2004 Australian Drinking Water Guideline: Trichloroacetaldehyde (chloral hydrate): 0.02mg/L
2011 Australian Drinking Water Guideline: Trichloroacetaldehyde (chloral hydrate): 0.1mg/L
“Chloral hydrate is a disinfection by-product, arising from chlorination of water containing naturally occurring organic material (NOM). Chloral hydrate has only been detected by Goulburn Valley Water since changing to a new contract testing laboratory in November 2007. The Department of Health is currently conducting a study into the detection of chloral hydrate across Victoria.”
Cavendish (Victoria) – Aluminium
2008/09: Cavendish (Victoria) Aluminium 0.38mg/L (Highest Level Only)
2009/10: Cavendish (Victoria) Aluminium 0.42mg/L (Natural Sources)
2010/11: Cavendish (Victoria) Aluminium 2.5mg/L (Highest Level Only)
2011/12: Cavendish (Victoria) Aluminium 0.25mg/L (Highest Level Only)
2012/13: Cavendish (Victoria) Aluminium 0.28mg/L (Highest Level Only
According to the ADWG, no health guideline has been adopted for Aluminium, but that the issue is still open to review. Aluminium can come from natural geological sources or from the use of aluminium salts as coagulants in water treatment plants. According to the ADWG “A well-operated water filtration plant (even using aluminium as a flocculant) can achieve aluminium concentrations in the finished water of less than 0.1 mg/L.
The most common form of aluminium in water treatment plants is Aluminium Sulfate (Alum). Alum can be supplied as a bulk liquid or in granular form. It is used at water treatment plants as a coagulant to remove turbidity, microorganisms, organic matter and inorganic chemicals. If water is particularly dirty an Alum dose of as high as 500mg/L could occur. There is also concern that other metals may also exist in refined alum.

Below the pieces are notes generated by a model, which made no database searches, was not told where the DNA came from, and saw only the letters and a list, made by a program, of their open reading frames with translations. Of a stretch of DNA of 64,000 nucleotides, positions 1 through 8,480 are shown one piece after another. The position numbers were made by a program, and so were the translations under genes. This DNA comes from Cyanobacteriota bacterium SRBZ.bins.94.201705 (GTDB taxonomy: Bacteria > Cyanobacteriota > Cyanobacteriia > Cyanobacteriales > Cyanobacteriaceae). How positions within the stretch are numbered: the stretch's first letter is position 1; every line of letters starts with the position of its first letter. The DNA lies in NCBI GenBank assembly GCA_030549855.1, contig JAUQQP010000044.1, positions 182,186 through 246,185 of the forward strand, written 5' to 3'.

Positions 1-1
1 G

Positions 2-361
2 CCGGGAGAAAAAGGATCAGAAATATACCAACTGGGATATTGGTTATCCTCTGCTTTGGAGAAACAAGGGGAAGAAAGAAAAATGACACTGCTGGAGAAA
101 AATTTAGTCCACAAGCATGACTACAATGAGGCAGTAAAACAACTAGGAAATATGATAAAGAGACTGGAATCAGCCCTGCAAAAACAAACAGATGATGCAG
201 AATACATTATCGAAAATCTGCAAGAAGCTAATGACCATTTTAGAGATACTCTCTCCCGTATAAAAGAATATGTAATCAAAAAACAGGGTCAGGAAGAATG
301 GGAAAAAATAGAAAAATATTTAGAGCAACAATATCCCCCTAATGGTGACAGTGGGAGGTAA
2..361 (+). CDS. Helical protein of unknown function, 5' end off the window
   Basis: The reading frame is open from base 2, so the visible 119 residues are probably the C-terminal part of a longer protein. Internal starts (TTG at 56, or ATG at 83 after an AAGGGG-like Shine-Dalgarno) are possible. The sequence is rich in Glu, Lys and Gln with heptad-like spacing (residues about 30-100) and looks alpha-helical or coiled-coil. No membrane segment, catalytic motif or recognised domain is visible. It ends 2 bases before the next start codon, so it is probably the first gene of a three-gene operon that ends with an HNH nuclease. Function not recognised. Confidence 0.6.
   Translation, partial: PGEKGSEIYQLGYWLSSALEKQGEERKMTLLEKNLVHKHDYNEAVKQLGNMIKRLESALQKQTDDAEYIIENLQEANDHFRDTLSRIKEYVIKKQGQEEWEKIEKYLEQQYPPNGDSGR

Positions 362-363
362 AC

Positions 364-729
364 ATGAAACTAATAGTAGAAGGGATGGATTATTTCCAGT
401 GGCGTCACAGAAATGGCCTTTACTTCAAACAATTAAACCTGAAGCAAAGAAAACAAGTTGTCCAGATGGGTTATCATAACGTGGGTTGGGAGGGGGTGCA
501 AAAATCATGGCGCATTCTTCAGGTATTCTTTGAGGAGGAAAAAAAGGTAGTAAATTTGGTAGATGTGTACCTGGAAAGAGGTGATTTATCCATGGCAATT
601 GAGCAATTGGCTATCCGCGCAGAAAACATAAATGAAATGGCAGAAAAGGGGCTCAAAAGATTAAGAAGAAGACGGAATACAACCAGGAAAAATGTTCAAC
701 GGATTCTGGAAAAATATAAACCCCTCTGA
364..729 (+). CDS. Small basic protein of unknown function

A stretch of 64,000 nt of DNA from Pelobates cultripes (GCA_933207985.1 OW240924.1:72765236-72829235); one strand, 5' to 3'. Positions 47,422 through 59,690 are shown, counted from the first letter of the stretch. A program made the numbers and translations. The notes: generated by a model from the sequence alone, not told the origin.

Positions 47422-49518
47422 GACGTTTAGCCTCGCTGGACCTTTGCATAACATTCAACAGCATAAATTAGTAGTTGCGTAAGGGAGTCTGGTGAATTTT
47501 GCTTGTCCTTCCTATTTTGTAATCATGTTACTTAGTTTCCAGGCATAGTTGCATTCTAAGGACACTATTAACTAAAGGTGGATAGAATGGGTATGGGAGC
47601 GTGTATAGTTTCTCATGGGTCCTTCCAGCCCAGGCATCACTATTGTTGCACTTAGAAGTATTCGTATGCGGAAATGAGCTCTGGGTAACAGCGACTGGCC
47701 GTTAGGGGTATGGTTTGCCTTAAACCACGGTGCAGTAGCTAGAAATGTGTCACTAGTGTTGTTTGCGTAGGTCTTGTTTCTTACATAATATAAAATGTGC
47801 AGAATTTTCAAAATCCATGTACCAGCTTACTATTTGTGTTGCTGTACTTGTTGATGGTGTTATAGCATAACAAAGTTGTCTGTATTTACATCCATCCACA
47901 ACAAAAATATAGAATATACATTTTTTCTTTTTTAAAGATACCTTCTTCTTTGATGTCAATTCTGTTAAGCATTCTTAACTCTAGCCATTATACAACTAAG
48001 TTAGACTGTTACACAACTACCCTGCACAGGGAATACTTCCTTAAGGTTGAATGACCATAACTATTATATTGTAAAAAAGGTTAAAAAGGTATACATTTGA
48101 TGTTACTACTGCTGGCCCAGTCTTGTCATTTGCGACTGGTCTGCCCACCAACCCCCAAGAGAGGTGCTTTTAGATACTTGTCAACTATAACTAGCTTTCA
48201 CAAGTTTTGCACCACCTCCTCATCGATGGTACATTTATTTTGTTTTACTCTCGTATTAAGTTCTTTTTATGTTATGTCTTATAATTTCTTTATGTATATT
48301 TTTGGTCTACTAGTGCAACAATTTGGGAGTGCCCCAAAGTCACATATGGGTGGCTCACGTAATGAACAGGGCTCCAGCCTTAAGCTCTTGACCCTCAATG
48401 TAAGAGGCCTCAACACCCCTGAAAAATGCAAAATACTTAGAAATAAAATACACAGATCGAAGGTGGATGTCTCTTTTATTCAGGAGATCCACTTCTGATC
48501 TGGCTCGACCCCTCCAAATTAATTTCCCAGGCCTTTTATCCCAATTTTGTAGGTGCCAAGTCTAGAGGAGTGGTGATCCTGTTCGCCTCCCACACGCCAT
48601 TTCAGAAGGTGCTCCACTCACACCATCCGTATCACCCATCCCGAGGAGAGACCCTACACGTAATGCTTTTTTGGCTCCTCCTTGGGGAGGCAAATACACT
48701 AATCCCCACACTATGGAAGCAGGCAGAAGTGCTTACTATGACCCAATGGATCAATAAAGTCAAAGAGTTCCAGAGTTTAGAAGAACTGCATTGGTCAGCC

While the ADWG mentions that there is considerable evidence that Aluminium is neurotoxic and can pass the gut barrier to accumulate in the blood, leading to a condition called encephalopathy (dialysis dementia) and that Aluminium has been associated with Parkinsonism dementia and amyotrophic lateral sclerosis, the NHMRC, whilst also acknowledging studies which have linked Aluminium with Alzheimer disease, has not granted Aluminium a NOEL (No Observable Effect Level) due to insufficient and contradictory data. Without a NOEL, a health guideline cannot be established. The NHMRC has also stated that if new information comes to hand, a health guideline may be established in the future.
In communication with Aluminium expert Dr Chris Exley (Professor in Bioinorganic Chemistry
The Birchall Centre, Lennard-Jones Laboratories, Keele University, Staffordshire UK) in March 2013 regarding high levels of Aluminium detected in the South Western Victorian town of Hamilton
“It is my opinion that any value above 0.5 mg/L is totally unacceptable and a potential health risk. Where such values are maintained over days, weeks or even months, as indeed is indicated by the data you sent to me, these represent a significant health risk to all consumers. While consumers may not experience any short term health effects the result of longer term exposure to elevated levels of aluminium in potable waters may be a significant increase in the body burden of aluminium in these individuals. This artificially increased body burden will not return to ‘normal’ levels when the Al content of the potable water returns to normal but will act as a new platform level from which the Al body burden will continue to increase with age.
Cavendish (Victoria) – Colour
2011/12: Cavendish (Victoria) – Colour Apparent 27 HU (Highest Level Only)